Call for ‘new national settlement’ from independent Commission on Religion and Belief in British Public Life

Religion and Belief

An independent commission established by Cambridge’s Woolf Institute has today published its final report, calling for a ‘new settlement’ in relation to religion or belief in the UK.

Living with Difference: Community, Diversity and the Common Good is the end result of the work of twenty commissioners, including leaders from a range of religions, equality and human rights specialists, and the Chief Executive of the British Humanist Association. Chaired by the Rt Hon Baroness Butler-Sloss of Marsh Green GBE, they spent two years gathering 200 evidence submissions in writing and held oral witness sessions across the UK, in order to make recommendations targeted at policy makers, government officials, religious leaders and the wider public for how policy and practice relating to religion and belief should develop in the UK. Humanist Society Scotland held an evidence hearing for the Commission at the University of Glasgow, the only Humanist organisation to do so.

The report draws attention to the way that the religion and belief make-up of UK society has changed immeasurably in recent decades. Positive recommendations of the report include:

  • ‘Governments across the UK should introduce a statutory entitlement for all schools within the state system for a subject dealing with religious and non-religious worldviews… The content should be broad and inclusive in a way that reflects the diversity of religion and belief in the UK.’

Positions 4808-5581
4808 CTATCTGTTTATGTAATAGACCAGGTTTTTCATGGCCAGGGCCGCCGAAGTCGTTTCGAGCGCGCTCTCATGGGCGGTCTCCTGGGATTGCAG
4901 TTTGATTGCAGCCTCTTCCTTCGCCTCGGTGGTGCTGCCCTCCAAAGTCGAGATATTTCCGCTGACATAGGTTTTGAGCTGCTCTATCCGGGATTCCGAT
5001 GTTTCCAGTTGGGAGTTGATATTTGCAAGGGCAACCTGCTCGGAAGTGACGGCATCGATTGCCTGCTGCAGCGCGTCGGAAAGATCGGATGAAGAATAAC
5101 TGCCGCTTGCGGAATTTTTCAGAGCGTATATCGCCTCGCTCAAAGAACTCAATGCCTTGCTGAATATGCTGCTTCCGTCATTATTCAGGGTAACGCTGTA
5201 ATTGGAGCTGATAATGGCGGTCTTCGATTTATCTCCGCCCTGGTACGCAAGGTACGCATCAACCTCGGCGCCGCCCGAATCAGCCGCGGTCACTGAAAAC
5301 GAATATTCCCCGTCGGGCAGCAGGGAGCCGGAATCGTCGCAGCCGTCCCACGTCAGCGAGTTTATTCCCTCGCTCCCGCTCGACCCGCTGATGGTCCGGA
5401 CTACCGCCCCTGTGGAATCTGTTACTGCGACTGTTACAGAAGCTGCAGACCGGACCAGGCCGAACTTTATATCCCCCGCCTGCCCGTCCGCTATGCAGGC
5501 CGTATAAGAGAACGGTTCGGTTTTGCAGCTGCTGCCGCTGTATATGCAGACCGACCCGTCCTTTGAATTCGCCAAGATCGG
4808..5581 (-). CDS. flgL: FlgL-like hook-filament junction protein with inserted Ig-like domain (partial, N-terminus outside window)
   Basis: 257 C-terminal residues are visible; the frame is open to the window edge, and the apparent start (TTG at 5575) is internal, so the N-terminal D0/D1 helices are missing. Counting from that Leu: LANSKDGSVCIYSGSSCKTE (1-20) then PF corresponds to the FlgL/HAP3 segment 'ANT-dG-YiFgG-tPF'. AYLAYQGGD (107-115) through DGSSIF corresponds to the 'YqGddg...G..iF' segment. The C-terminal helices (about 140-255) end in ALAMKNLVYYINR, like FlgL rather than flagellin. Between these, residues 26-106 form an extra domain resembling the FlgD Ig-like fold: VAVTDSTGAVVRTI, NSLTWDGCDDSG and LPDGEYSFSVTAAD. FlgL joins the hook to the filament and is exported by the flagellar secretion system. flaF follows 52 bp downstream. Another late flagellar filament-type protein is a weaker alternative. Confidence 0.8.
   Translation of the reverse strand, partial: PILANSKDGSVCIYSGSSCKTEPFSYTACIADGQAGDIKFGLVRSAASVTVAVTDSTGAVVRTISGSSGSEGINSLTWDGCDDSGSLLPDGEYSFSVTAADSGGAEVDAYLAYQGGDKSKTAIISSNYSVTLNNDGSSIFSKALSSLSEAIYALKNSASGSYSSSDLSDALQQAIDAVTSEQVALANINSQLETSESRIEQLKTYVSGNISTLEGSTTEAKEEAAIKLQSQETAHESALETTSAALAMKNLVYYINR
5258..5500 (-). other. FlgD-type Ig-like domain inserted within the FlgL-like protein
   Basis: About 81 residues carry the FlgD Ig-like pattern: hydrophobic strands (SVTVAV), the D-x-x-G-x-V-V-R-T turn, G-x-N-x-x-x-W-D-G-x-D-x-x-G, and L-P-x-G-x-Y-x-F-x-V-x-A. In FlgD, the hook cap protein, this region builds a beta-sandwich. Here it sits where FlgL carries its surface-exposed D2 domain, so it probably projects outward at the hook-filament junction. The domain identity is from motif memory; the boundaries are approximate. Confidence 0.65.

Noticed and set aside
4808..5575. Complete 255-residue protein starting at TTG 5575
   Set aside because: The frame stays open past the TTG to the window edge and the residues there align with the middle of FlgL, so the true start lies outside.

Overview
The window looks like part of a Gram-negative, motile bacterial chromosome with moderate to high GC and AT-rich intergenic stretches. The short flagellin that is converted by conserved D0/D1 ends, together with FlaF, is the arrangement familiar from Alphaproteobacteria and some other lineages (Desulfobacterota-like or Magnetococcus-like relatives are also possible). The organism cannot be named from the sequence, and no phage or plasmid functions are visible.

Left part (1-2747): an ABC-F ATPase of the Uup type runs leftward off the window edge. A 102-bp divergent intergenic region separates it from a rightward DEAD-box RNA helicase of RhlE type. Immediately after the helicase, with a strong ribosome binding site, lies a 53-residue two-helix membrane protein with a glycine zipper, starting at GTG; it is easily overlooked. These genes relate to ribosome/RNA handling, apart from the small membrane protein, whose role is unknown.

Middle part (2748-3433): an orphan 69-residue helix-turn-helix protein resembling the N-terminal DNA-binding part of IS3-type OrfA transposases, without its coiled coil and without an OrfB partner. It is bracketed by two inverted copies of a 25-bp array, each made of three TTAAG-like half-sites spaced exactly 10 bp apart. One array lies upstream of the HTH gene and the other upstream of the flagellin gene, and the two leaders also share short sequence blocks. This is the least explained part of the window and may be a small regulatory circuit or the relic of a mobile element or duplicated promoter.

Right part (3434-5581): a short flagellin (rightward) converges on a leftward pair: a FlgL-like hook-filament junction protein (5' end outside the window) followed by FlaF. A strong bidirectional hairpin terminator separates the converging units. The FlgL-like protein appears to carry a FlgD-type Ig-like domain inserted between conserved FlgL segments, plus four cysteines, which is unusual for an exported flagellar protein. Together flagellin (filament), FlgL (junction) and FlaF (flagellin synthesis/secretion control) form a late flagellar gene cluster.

• ‘Governments should repeal requirements for schools to hold acts of collective worship or religious observance and issue new guidelines building on current best practice for inclusive assemblies and times for reflection’
  • ‘Government should recognise the negative practical consequences of selection by religion in schools, and that most religious schools can further their aims without discriminating on grounds of religion in their admissions and employment practices, and require bodies responsible for school admissions and the employment of staff to take measures to reduce such selection.’
  • ‘State inspectorates should be concerned with every aspect of the life of faith schools, including religious elements currently inspected by denominational authorities.’
  • ‘The BBC Charter renewal should mandate the Corporation to reflect the range of religion and belief of modern society, for example by extending contributions to Radio 4’s daily religious flagship Thought for the Day to include speakers from non-religious perspectives such as humanists.’
  • There should be ‘equitable representation’ in hospital and prison chaplaincy services ‘for those from non-Christian religious traditions and for those from humanist traditions.’

HSS Chief Executive Gordon MacRae commented,

“There are a lot of welcome proposals in this report today, it is certainly progress in the right direction. It does not go far enough though, that is clear.

“We welcome the proposals in this report to repeal the requirement for Religious Observance. It’s important to reflect that comes less than a month after a report by the Arts and Humanities Council also called for RO to be dropped.

“The report specifically highlights the dramatic fall in rates of religious identification in Scotland, it’s so important that public policy in this area begins to reflect the reality of modern Scottish society.”

For more information, please contact Gary McLelland, Head of Communications and Public Affairs for Humanist Society Scotland, on or 07813060713.


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